by Aili Mari Tripp
Cambridge University Press, 2015
by Pernille Ipsen
University of Pennsylvania Press, 2015
by Lisa Wade and Myra Marx Ferree
W.W. Norton & Company, Inc., 2014
by Ethlene Whitmire
University of Illinois Press, 2014)
edited by Finn Enke
Temple University Press, 2013
by Myra Marx Ferree
(Stanford University Press, 2012)
by Christina Ewig
Penn State Press, 2010
Second-Wave Neoliberalism combines top-down analysis of policy formation with bottom-up analysis of policy implementation using both qualitative and quantitative approachesinterviews and ethnographic observations along with formal surveys. Ewigs findings lead her to conclude that neoliberal health reforms have brought greater social stratification and, in many ways, have increased gender, racial, and class inequity. But the story is complex, with real progress in some areas and surprising paradoxes in others, such as feminist involvement in family planning policy that resulted in a massive sterilization program targeting poor, indigenous women.
by Jane Lou Collins and Victoria Mayer
University of Chicago Press, 2010.
Both Hands Tied studies the working poor in the United States, focusing in particular on the relation between welfare and low-wage earnings among working mothers. Grounded in the experience of thirty-three women living in Milwaukee and Racine, Wisconsin, it tells the story of their struggle to balance child care and wage-earning in poorly paying and often state-funded jobs with inflexible schedules—and the moments when these jobs failed them and they turned to the state for additional aid.
Jane L. Collins and Victoria Mayer here examine the situations of these women in light of the 1996 national Personal Responsibility and Work Opportunity Reconciliation Act and other like-minded reforms—laws that ended the entitlement to welfare for those in need and provided an incentive for them to return to work. Arguing that this reform came at a time of gendered change in the labor force and profound shifts in the responsibilities of family, firms, and the state, Both Hands Tied provides a stark but poignant portrait of how welfare reform afflicted poor, single-parent families, ultimately eroding the participants’ economic rights and affecting their ability to care for themselves and their children.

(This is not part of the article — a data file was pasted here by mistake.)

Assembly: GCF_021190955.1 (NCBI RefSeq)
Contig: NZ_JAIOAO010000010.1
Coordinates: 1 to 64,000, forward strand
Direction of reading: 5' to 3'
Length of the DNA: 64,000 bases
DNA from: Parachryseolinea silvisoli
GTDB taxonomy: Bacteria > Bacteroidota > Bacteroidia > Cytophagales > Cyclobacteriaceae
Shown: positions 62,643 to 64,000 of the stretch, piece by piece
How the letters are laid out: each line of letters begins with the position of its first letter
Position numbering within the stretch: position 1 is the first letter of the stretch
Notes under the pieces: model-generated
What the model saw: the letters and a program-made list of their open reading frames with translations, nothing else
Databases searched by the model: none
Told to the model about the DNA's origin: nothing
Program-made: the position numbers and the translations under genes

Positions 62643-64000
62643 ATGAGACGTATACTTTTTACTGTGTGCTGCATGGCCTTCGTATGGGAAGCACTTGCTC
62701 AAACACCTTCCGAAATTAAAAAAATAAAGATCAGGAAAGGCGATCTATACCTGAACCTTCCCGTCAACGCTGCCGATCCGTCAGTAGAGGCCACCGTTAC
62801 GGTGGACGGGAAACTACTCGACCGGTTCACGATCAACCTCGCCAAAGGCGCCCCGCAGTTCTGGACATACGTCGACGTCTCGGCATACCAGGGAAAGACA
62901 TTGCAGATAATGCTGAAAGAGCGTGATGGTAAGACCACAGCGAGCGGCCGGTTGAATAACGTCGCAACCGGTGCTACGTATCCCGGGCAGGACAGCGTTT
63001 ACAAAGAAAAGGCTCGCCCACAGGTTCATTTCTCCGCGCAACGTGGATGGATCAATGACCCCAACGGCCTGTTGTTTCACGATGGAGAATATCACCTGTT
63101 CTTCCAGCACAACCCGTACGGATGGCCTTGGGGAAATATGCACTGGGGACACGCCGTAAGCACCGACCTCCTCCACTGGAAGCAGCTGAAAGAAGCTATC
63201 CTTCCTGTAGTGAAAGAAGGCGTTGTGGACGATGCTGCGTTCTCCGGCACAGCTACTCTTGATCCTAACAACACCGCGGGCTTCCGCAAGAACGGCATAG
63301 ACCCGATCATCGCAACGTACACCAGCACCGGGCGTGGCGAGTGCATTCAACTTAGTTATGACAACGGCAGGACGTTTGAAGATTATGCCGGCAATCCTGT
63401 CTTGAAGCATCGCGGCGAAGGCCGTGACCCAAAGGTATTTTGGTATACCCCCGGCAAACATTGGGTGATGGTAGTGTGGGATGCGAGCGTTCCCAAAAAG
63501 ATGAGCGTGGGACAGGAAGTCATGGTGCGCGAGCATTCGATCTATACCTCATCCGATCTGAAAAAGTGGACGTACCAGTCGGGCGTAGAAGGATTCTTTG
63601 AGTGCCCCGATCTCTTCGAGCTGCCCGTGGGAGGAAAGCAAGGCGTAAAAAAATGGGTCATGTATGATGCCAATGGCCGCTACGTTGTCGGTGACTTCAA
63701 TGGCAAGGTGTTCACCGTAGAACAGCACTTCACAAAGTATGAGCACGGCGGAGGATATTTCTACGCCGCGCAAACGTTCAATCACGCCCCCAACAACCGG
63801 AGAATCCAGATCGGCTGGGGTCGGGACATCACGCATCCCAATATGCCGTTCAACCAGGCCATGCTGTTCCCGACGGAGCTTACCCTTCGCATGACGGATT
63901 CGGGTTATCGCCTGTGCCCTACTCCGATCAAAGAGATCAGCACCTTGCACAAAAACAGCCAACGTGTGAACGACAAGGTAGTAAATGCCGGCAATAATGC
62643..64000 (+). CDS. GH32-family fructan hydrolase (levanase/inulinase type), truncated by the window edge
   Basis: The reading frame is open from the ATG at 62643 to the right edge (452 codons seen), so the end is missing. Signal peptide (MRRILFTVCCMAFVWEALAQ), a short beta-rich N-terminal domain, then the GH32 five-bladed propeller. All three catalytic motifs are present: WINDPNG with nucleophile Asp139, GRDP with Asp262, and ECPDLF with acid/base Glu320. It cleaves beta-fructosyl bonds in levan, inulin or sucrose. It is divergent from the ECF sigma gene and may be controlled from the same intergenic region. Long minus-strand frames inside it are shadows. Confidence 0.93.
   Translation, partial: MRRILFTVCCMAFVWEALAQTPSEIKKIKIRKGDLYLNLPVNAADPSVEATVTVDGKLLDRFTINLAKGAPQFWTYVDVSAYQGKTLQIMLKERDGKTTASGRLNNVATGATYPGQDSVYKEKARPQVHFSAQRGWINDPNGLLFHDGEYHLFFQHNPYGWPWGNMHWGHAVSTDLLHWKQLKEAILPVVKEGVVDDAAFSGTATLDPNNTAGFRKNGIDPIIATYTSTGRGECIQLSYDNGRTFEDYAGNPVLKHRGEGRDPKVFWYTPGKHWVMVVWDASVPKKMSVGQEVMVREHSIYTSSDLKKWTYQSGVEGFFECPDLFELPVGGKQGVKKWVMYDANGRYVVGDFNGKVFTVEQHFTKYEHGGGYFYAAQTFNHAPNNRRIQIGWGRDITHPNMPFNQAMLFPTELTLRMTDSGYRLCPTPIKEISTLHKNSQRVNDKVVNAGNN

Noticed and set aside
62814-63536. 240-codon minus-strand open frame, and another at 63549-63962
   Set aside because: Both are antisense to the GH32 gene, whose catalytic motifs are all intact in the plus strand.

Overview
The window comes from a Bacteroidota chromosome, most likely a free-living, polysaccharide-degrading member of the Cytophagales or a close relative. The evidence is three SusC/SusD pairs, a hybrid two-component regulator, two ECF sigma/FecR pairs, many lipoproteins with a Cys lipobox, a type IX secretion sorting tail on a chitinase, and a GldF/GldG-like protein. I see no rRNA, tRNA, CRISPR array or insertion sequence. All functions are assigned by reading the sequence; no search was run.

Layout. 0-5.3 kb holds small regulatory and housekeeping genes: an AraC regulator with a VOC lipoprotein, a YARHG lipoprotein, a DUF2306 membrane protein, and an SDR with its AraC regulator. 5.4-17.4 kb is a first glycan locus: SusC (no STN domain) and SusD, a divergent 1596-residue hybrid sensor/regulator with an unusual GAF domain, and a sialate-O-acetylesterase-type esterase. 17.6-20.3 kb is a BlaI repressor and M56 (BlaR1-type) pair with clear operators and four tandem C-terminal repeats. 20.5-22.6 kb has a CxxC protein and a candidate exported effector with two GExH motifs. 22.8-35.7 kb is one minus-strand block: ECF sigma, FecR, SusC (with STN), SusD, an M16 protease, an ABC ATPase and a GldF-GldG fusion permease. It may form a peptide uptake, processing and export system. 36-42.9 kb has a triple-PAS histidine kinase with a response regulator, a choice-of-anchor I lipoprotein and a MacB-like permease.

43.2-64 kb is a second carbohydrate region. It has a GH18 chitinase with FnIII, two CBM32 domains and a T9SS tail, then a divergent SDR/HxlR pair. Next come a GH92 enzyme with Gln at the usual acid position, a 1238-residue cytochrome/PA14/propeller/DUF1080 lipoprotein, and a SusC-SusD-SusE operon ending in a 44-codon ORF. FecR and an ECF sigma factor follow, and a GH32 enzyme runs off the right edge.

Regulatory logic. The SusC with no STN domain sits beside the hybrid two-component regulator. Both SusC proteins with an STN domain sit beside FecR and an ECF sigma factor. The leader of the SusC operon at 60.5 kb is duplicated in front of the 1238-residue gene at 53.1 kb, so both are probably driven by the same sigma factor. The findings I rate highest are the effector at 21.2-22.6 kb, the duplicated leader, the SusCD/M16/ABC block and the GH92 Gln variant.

by Aili Mari Tripp, Isabel Casimiro, Joy Kwesiga, and Alice Mungwa
Cambridge University Press, January 2009
Women entered the political scene in Africa after the 1990s, claiming more than one third of the parliamentary seats in countries like Mozambique, South Africa, Tanzania, Uganda, and Burundi. Women in Rwanda hold the highest percentage of legislative seats in the world. Women’s movements lobbied for constitutional reforms and new legislation to expand women’s rights. This book examines the convergence of factors behind these dramatic developments, including the emergence of autonomous women’s movements, changes in international and regional norms regarding women’s rights and representation, the availability of new resources to advance women’s status, and the end of civil conflict. The book focuses on the cases of Cameroon, Uganda, and Mozambique, situating these countries in the broader African context. The authors provide a fascinating analysis of the way in which women are transforming the political landscape in Africa.
Choice Outstanding Academic Title 2009 – Winner
by Judith Walzer Leavitt
Chapel Hill: University of North Carolina Press, 2009.